Posted by: theoptimisticconservative | October 1, 2010

Terror Prevention: What a Difference a Day in September Made

If you have the perspective of informed hindsight – if you knew what the intelligence was in the months before 9/11 – then the information about the latest mega-plot to attack Western targets, and the peremptory response being mounted to it, are a study in moral contrasts.

The moral contrast lies in what we were willing to do before 9/11 and what we are willing to do today.  The basis for comparison is strong:  the character of information that tipped us to the threat before 9/11 was the same thing as what tipped us to the threat being revealed this week.  Consider these passages from one of ABC’s earliest reports on the current plan against Europe and the US (linked by AllahPundit here):

A senior US official said that while there is a “credible” threat, no specific time or place is known. President Obama has been briefed about the threat, say senior US officials…

In testimony before Congress last week, Homeland Security Secretary Janet Napolitano said, “We are all seeing increased activity by a more diverse set of groups and a more diverse set of threats.”

And this one from Newsweek (h/t AllahP again; link at top):

For weeks now, as missiles from American drones have snuffed out their leaders and terrorized their recruits in the remote mountains of Pakistan’s North Waziristan area, Al Qaeda fighters have kept their spirits up by telling each other they were about to have their revenge. “It’s like they’ve just been waiting for news, as if they were all excited about something big about to happen in the West,” says an Afghan Taliban intelligence officer known to NEWSWEEK who operates as a liaison between his organization and Al Qaeda.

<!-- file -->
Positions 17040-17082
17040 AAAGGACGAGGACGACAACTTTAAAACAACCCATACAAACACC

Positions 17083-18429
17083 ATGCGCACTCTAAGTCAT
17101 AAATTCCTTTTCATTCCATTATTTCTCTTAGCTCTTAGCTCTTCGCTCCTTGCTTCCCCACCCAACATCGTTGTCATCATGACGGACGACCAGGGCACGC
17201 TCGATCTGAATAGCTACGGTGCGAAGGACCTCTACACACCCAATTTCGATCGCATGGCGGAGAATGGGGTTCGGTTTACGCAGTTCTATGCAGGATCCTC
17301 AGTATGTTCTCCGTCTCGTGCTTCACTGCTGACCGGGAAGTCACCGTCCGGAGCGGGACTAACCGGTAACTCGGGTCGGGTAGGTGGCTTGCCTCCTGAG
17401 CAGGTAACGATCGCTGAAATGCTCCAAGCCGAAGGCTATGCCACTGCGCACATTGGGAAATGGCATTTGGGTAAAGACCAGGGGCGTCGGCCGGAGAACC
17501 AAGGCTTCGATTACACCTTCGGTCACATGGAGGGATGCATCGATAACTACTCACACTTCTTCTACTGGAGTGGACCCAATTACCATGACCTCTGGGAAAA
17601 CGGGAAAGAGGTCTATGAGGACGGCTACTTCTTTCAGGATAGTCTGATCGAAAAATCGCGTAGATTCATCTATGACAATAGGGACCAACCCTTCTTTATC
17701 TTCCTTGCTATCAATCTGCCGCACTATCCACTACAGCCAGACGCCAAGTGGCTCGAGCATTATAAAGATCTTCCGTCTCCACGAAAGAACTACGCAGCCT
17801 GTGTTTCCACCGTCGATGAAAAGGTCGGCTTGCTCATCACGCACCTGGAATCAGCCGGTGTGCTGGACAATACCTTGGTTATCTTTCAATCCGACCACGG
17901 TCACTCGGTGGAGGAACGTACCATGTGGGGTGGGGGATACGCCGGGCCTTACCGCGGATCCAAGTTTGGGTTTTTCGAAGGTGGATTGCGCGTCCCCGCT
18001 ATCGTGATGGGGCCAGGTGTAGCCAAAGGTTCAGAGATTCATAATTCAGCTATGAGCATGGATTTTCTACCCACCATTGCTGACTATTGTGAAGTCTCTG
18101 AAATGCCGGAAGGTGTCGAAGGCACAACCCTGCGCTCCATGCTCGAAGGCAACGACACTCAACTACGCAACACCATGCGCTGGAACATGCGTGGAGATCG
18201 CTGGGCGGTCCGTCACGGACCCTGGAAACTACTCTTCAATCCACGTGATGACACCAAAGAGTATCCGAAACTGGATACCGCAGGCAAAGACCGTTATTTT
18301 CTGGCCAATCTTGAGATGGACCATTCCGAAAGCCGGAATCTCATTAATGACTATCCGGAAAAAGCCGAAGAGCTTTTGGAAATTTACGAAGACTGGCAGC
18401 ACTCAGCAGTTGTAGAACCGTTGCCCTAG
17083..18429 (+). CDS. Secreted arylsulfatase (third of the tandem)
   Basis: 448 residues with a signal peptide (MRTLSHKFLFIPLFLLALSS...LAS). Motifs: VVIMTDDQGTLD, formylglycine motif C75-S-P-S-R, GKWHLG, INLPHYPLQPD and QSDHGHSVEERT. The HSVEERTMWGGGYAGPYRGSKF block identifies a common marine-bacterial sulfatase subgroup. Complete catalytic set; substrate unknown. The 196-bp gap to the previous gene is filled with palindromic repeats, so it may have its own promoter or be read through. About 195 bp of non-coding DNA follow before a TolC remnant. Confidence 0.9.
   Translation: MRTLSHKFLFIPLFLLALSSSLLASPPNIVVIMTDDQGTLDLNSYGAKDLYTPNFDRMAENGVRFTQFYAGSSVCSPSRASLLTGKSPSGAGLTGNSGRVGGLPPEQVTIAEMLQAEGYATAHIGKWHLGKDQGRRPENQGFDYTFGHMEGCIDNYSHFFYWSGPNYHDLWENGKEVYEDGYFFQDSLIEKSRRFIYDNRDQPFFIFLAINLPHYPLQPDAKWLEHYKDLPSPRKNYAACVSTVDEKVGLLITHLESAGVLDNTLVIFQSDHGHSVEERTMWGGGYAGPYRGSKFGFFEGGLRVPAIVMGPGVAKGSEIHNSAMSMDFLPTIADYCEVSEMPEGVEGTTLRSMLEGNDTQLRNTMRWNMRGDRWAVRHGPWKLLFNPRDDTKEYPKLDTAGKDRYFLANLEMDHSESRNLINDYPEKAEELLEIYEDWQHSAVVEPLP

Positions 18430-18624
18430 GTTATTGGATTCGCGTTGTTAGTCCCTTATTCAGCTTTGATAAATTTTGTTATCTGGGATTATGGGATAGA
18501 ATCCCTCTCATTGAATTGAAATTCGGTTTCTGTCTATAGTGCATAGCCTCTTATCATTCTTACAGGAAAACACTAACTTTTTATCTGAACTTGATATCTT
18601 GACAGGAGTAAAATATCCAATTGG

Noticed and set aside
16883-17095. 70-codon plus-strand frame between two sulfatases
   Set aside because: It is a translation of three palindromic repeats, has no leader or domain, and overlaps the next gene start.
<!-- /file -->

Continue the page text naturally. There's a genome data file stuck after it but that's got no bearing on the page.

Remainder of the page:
A credible threat; no specific time or place known; increased activity by multiple groups; terrorist operatives talking about “something big” that was going to be done against the West – that describes perfectly the organized information US and other Western authorities had to work with before 9/11.

What we did not have before 9/11 was a military occupation and a cooperative government in Afghanistan, a detention center for terrorists in Bagram, a detainee interrogation program, the agreements with dozens of nations to take preemptive action against terrorists, or the willingness on our part to repeatedly conduct military attacks on terrorists operating in other nations’ sovereign territory, even when the other nations object (as Pakistan is doing), and when the terrorists haven’t committed their atrocities against us yet.